Article Text

Download PDFPDF

P159 Influence of HIV status and opioid misuse on STI risk and infection: results of a pilot study
  1. Wiley Jenkins1,
  2. Kristine Wylie2,
  3. Jonna Cooley3,
  4. Leslie Choat4,
  5. Christofer Rodriguez1
  1. 1Southern Illinois University School of Medicine, Department of Population Science and Policy, Springfield, USA
  2. 2Washington University in St Louis, St Louis, USA
  3. 3Phoenix Center, Springfield, USA
  4. 4Illinois Department of Public Health, Sexually Transmitted Diseases, Springfield, USA


Background The United States (US) is experiencing record rates of sexually transmitted infections (STI) and opioid misuse, and has in excess of 1.1 million individuals living with HIV. Risk reduction interventions can vary greatly by drug of choice and sexual orientation. This pilot study sought to examine STI risk as a factor of drug misuse and HIV status.

Methods From 1 Jul to 21 Dec 2018 we recruited individuals from a sexual minority support organization also providing syringe exchange services (Springfield, IL). Participants completed surveys of risk and behavior and were screened (genital and oral) for chlamydia (CT) and gonorrhea (GC). Drug use was categorized as: none; opioids only (e.g. heroin, hydrocodone); stimulants only (e.g. methamphetamine, cocaine); and combined.

Results The 54 participants were: 94% male; had a mean age of 41 years; and were 76% white race. Stratified by opioid use (yes/no)/HIV status (pos/neg), participants for each category were: yes/pos=6; yes/neg=27; no/pos=6; and no/neg=15. The 2 identified infections were one oral GC and one genital CT. Among the 50 who identify as male, reported orientation was: 26 heterosexual, 20 homosexual, 3 bisexual (1 missing); and reported drug use was: 14 none, 4 opioids, 7 stimulants, and 25 combined. Drug category was strongly associated with sexual orientation (60.0% of homosexuals reported none vs 72.0% of heterosexuals reporting combined; p=0.003) and employment (64.5% of unemployed reported combined vs 22.2% employed; p=0.008). Drug type use was not significantly associated with: race; ever being diagnosed with a STI; giving or receiving sex for money or drugs; engaging in anonymous hookups; or group sex (though reported by 26% of participants).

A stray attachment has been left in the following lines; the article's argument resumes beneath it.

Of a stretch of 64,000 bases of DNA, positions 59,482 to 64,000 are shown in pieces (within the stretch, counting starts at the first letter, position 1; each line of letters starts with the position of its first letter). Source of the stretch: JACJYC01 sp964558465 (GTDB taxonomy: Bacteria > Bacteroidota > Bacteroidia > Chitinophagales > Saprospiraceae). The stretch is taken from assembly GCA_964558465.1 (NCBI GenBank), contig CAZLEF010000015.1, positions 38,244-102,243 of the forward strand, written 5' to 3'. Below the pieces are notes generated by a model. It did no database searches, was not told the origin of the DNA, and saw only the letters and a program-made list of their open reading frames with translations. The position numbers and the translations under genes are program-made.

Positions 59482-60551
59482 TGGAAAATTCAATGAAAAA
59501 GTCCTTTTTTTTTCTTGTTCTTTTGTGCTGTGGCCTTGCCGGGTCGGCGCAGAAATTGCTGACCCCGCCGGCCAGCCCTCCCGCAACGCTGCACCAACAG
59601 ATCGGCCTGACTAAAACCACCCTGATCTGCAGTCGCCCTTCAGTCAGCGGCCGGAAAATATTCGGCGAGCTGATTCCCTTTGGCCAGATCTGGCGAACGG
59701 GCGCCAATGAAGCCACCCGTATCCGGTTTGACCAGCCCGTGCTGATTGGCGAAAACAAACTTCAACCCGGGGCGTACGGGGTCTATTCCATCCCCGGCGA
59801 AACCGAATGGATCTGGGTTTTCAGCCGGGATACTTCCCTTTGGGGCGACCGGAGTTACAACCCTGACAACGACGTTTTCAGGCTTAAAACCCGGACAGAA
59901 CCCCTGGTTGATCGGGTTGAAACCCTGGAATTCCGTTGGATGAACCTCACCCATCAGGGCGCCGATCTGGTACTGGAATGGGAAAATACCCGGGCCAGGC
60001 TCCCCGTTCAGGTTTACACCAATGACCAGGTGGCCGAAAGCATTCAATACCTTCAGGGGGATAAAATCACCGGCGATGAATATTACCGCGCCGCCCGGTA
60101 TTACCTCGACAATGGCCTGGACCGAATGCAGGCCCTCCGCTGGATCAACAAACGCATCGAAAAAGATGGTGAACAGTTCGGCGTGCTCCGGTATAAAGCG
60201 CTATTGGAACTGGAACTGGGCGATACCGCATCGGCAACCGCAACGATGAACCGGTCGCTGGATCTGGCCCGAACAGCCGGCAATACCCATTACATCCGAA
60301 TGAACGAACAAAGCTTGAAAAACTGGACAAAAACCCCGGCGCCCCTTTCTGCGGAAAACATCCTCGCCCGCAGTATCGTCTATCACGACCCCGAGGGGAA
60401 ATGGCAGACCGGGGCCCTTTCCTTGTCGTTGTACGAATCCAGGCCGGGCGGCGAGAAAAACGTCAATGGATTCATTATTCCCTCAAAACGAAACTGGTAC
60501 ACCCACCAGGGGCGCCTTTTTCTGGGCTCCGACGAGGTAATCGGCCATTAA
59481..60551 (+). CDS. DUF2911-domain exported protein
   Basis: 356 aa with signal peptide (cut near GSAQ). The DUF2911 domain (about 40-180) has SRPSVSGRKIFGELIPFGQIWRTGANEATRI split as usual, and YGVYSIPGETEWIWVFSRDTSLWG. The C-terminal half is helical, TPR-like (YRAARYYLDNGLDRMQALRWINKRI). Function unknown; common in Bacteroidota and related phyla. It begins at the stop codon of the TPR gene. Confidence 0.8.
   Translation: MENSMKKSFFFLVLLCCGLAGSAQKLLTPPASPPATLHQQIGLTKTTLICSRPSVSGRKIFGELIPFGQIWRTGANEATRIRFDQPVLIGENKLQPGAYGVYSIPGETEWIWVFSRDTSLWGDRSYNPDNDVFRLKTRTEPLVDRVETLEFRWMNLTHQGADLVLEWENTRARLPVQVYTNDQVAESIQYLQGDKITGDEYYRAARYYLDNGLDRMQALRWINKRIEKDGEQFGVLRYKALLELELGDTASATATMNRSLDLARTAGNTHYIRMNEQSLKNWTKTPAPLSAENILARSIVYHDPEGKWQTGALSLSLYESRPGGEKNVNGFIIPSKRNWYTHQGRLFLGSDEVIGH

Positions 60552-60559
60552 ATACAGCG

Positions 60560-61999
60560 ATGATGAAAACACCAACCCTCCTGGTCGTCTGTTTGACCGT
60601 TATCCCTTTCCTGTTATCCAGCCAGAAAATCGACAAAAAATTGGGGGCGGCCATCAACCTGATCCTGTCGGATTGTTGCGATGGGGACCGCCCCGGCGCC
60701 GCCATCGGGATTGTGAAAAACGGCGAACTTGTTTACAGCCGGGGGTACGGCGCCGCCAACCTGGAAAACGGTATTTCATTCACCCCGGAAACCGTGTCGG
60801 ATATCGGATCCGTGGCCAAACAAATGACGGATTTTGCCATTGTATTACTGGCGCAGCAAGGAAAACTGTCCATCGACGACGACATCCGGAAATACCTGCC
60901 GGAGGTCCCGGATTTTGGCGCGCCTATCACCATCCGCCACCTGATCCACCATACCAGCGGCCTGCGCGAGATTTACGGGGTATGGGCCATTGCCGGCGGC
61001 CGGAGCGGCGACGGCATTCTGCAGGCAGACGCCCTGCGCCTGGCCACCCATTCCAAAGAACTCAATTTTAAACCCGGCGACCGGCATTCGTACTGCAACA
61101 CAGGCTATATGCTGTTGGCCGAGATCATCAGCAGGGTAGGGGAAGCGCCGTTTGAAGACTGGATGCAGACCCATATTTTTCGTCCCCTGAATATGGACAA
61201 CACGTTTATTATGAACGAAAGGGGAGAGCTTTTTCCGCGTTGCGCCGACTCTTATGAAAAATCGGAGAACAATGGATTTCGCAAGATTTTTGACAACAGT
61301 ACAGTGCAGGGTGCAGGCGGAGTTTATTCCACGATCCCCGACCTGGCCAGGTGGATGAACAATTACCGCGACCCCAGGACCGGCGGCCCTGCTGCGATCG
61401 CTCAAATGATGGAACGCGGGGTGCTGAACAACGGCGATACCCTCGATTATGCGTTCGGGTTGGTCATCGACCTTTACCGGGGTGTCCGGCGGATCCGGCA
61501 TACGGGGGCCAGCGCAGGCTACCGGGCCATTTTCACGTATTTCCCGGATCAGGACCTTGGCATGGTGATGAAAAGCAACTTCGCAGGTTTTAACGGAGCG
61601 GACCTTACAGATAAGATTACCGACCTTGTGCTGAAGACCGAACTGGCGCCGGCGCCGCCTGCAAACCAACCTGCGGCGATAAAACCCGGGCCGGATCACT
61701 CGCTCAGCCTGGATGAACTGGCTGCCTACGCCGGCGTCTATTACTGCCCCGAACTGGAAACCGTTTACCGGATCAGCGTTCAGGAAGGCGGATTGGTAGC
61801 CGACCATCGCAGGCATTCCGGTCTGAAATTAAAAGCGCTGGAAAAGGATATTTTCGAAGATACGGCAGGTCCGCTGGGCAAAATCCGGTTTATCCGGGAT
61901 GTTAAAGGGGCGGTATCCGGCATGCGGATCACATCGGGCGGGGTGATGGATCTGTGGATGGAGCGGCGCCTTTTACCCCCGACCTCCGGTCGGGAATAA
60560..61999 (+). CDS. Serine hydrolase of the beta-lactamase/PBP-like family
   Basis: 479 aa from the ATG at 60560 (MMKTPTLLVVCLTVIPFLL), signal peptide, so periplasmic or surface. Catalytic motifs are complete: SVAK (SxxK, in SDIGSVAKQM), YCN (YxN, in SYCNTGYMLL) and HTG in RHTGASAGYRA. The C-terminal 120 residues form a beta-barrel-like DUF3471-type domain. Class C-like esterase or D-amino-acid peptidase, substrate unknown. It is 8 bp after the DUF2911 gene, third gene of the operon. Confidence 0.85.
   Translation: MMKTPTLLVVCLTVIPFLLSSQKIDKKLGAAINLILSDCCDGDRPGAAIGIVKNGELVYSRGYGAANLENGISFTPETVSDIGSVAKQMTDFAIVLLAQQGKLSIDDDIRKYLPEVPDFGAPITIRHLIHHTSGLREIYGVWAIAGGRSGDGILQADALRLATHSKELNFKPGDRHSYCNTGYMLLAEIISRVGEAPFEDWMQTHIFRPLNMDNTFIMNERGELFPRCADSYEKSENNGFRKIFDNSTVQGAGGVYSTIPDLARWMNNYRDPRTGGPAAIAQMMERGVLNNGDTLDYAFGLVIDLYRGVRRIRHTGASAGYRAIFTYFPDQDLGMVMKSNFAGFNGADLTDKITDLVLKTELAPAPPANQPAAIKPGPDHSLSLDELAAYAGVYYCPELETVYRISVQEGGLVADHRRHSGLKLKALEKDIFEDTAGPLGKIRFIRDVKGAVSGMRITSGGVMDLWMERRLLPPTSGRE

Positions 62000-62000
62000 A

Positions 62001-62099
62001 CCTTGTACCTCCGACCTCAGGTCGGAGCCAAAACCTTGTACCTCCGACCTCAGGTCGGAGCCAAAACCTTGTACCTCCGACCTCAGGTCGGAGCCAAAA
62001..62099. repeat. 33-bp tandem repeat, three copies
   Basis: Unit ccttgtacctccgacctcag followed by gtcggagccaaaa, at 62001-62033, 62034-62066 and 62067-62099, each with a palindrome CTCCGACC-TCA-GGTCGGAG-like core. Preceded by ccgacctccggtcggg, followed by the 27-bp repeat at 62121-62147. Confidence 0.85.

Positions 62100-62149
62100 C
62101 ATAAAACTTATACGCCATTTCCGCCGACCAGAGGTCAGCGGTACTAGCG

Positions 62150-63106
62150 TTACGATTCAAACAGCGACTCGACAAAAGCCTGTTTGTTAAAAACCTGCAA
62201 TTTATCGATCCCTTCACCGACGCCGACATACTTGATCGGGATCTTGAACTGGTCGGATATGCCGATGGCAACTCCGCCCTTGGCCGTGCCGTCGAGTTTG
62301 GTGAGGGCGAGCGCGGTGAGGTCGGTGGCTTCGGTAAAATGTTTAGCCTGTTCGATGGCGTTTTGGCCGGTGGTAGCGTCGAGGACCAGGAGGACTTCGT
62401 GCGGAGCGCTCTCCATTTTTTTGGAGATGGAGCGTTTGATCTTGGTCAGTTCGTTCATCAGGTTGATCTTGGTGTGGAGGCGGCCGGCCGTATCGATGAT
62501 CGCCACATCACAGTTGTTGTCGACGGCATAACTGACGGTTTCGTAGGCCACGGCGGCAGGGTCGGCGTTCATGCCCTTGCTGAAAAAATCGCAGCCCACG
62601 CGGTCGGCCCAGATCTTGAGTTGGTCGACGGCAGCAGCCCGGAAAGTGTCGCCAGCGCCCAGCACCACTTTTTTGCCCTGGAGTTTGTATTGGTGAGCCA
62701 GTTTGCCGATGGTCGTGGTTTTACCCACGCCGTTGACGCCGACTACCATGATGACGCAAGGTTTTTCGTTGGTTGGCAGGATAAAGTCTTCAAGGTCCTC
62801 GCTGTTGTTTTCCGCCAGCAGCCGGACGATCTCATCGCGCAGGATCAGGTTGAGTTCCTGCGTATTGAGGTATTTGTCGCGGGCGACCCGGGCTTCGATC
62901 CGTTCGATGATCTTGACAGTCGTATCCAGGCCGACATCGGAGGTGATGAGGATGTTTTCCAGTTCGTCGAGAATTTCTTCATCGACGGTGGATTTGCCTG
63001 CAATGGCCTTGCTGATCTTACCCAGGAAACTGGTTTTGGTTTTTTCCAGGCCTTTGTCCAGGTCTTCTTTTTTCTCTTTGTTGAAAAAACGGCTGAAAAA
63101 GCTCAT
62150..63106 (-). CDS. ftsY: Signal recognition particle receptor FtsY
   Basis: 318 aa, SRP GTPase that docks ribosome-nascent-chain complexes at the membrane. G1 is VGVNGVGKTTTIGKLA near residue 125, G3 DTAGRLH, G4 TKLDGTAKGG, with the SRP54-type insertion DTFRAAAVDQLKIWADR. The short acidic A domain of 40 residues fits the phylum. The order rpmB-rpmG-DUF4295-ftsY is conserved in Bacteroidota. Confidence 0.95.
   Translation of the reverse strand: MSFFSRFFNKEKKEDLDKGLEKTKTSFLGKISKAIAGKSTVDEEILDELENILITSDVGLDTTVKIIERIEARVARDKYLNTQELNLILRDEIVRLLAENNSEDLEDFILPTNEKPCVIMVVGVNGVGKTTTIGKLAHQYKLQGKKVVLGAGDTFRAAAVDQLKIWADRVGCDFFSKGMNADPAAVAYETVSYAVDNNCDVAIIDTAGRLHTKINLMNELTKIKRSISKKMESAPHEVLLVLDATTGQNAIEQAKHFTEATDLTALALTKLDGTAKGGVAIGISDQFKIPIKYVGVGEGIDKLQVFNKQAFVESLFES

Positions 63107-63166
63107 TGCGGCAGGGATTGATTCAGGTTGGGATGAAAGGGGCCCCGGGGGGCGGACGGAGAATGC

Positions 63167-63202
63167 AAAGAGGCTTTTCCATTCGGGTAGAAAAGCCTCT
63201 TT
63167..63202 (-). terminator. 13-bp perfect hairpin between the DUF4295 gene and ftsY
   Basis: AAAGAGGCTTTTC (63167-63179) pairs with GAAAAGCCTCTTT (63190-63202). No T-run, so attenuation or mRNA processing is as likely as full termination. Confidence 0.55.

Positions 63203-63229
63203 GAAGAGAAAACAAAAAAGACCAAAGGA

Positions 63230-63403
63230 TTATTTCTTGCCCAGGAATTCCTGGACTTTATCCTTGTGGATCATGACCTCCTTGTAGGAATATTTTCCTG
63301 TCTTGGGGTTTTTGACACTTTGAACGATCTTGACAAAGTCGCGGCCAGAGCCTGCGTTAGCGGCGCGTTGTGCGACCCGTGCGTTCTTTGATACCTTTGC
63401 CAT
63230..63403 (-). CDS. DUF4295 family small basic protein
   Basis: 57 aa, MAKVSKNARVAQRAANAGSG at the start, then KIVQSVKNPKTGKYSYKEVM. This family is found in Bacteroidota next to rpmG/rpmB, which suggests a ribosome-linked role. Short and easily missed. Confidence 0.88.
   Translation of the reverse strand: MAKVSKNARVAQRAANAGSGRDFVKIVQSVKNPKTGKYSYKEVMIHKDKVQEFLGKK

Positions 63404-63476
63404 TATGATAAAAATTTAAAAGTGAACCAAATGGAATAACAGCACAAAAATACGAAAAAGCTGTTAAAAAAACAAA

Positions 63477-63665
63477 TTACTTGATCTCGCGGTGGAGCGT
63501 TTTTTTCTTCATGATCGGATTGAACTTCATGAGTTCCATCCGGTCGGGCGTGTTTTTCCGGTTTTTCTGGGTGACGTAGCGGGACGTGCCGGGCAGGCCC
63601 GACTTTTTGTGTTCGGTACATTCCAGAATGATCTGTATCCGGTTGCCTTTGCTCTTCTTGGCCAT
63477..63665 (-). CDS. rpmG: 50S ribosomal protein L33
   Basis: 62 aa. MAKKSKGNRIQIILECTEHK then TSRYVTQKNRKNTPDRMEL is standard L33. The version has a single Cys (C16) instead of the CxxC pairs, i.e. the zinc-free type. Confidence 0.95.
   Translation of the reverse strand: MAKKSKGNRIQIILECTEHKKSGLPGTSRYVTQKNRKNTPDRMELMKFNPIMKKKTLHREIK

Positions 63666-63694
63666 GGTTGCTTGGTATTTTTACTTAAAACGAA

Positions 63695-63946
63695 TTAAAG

Conclusion Given the reported risky behaviors of study participants, actual STI prevalence was surprisingly low. The data show drug use differences by sexual orientation and employment status, indicating areas for further intervention research.

Disclosure No significant relationships.

  • HIV
  • drug use
  • risk behaviour

Statistics from

Request Permissions

If you wish to reuse any or all of this article please use the link below which will take you to the Copyright Clearance Center’s RightsLink service. You will be able to get a quick price and instant permission to reuse the content in many different ways.